In this Jan.. 6, 2009, file photo, Golden Globe statuettes...

 In this Jan.. 6, 2009, file photo, Golden Globe statuettes are seen during a news conference at the Beverly Hilton Hotel in Beverly Hills, Calif.  Credit: AP/Matt Sayles

 Without a TV show, starry red carpet, host, press or even a livestream, the Golden Globe Awards were in chaos last year after scandal broke over lack of diversity, accusations of sexism, and ethical and financial lapses among members of the Hollywood Foreign Press Association.

Once known as Hollywood’s biggest, booziest party that regularly drew 18 million television viewers, the doling out of statues was reduced to a 90-minute private event with no celebrities present at the Beverly Hilton Hotel.

Winners were announced on Twitter, often without specifying what project a person had actually won for.

What a difference a year can make.

After dumping the telecast in the aftermath of a damaging expose by the Los Angeles Times, NBC will put the battered 80-year-old Globes back on the air Tuesday (8 p.m. on Ch. 4, streaming on Peacock) under a one-year deal, as opposed to multi-year contracts of the past worth tens of millions of dollars.

A wave of celebrities plan to attend, along with star presenters and funnyman host Jerrod Carmichael after the embattled controllers of the Globes dug deep into the work of implementing top-down reforms.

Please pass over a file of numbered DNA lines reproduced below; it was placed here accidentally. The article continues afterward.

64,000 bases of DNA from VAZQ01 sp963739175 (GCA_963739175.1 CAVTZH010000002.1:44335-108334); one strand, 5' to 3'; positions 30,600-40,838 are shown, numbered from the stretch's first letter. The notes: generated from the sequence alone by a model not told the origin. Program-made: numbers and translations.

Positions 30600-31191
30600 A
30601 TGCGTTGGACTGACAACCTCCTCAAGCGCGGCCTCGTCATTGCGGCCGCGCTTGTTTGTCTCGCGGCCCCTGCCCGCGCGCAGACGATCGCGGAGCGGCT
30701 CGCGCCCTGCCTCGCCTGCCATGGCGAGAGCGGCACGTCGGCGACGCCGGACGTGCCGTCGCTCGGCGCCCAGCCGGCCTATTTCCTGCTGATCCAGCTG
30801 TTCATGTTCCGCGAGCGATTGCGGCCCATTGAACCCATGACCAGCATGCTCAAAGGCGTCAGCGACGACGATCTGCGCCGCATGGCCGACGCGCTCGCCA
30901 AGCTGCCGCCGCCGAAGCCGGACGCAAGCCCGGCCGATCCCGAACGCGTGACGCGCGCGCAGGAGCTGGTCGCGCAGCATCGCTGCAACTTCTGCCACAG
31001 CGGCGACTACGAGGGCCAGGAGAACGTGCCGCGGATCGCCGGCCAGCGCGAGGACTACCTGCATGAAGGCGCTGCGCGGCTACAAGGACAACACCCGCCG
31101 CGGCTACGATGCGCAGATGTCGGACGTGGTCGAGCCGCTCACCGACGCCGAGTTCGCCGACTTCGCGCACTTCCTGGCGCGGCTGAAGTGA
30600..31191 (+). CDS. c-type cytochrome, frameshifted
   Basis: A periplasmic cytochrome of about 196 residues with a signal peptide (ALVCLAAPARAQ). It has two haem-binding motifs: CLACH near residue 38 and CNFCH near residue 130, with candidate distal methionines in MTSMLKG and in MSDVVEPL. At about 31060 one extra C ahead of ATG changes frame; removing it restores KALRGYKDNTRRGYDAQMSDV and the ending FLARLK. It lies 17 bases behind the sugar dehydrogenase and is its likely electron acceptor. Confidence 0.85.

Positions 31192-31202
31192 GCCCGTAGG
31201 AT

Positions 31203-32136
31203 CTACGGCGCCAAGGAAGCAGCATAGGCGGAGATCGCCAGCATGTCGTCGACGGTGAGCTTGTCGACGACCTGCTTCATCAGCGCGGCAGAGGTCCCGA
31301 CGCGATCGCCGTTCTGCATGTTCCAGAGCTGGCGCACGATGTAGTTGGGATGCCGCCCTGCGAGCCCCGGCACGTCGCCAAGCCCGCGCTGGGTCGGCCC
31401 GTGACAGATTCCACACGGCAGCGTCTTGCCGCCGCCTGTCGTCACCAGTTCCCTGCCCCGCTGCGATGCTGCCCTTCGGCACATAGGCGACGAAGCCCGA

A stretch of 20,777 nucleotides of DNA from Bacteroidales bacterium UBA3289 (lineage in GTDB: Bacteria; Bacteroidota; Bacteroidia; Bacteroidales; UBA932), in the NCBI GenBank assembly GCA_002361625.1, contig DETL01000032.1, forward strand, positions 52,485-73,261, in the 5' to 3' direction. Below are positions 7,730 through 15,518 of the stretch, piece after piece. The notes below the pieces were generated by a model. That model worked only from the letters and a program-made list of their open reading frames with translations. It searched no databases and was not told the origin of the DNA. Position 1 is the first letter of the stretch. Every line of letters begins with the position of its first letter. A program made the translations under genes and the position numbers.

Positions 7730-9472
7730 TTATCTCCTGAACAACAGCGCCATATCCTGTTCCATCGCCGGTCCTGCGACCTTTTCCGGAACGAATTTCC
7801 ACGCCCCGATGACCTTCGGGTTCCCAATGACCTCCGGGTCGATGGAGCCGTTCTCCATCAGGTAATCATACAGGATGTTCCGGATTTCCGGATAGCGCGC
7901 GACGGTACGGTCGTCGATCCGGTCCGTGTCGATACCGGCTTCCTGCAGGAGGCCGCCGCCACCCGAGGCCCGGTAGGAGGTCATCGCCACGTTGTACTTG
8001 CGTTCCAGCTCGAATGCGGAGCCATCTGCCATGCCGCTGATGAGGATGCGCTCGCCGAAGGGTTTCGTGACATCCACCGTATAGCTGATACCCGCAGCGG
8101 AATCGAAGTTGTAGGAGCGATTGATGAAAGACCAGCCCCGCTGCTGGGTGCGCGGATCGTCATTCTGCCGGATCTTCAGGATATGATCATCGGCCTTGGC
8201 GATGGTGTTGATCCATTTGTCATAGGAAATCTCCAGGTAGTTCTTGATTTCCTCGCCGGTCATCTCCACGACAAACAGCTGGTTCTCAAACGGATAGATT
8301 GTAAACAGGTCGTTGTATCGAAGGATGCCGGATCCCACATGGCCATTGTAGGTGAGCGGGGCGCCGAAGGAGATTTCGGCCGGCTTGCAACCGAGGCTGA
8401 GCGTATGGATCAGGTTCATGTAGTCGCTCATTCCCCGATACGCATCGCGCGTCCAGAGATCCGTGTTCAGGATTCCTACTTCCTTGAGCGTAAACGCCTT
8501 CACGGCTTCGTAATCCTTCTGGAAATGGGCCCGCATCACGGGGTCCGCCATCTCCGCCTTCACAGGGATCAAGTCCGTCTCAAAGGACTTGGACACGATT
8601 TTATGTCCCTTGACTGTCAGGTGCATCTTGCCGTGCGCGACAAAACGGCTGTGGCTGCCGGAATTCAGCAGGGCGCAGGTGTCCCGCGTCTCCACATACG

There’s now a strict code of conduct, refreshed bylaws, a ban on gifts and new rules on accepting travel and other perks from the industry. Contentious news conferences were dumped, and the pool of awards voters was expanded beyond the 87 Los Angeles-based foreign journalists who once ruled the organization.

But are the powerful publicists, studios and other stakeholders who boycotted in protest satisfied with the changes? And are those changes the beginning — or closer to the end?

“It's, by far, not over,” said German journalist Helen Hoehne, who took over as president of the HFPA a year and a half ago. “We always said when we started this journey that it would be ongoing and that it would take some time.”

Kelly Bush Novak, CEO and founder of the A-list public relations firm ID, said more must be done, but she supports steps taken so far.

“We came together ... to ensure the future of the Globes, in step with our culture and our shared values as an industry, and we see commendable and seismic progress,” she said. "I’m optimistic that the work will continue.”

Still, Novak acknowledged not all stakeholders are on board ahead of Tuesday's broadcast, despite sweeping changes aimed at restoring the luster of the Globes.


Michelle Williams, nominated for her turn in “The Fabelmans,” is among dozens of stars planning to attend Tuesday.

“It feels to me like the community as a whole has decided that this organization has really done a lot of work to reform themselves and that we can support change, like we can hold people accountable and then we can support them as they continue to journey in their path towards being a better organization,” she said.

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